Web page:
July 30, 2009
To whom it may concern:
We are writing to express our serious objection to the proposed custody rule IA-2876 which would subject registered investments advisor to an annual surprise audit by an independent public accountant. This proposal seems nothing more than an attempt to demonstrate that some type of action is being taken to protect the investing public from a system which has already failed them miserably. The irony here is that you are targeting a group of investment professionals that have structured their business operations to be as transparent as possible for the client. Any investment advisor, such as our firm, that utilizes an independent custodian has already taken measures to protect clients against fraud and abuse. Direct billing saves time and money for all involved parties leading to lower costs. An annual audit will serve no purpose other than to add expense to the system which will eventually need to be passed on to clients.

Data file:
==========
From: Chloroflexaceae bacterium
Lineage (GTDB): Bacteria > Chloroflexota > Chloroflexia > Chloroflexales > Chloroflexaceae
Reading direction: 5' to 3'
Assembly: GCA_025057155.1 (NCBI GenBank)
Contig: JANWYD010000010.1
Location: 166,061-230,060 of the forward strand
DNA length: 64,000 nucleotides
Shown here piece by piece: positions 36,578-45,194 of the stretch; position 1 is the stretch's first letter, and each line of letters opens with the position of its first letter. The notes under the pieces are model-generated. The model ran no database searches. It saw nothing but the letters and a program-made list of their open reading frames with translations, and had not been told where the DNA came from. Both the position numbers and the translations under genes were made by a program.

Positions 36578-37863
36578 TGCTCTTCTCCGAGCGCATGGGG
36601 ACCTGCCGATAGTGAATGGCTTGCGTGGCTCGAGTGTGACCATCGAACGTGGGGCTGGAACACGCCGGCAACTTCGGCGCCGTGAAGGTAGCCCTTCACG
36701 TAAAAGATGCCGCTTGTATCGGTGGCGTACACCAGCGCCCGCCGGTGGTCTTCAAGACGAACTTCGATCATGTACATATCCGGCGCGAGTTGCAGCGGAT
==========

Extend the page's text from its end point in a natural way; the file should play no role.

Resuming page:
Every client whose account we manage is aware that our fee is deducted directly from the account. We have the authority to conduct trades on their behalf and charge our management fee, nothing more. Every client must initial and sign an account application allowing us to do so prior to any trading activity. Each monthly statement clearly highlights the management fee along with all activity in the account. In addition, the custodian imposes a limit on the management fee as a percentage the assets in the account. These mechanisms are put in place to not only prevent abuse, but to prevent billing errors.
If you are so determined on conducting an audit, why not simply request that the custodians provide you a list of the highest management fees on a percentage of assets under management and audit those firms? More importantly, why are the firms that actually custody client assets being excluded? We fail to understand how such a surprise audit further protects investors beyond the existing procedures. Quite simply, this proposal is obtrusive, burdensome and unnecessary.
Willard C. Lipe, CFA
Patrick M. Dalton, CFA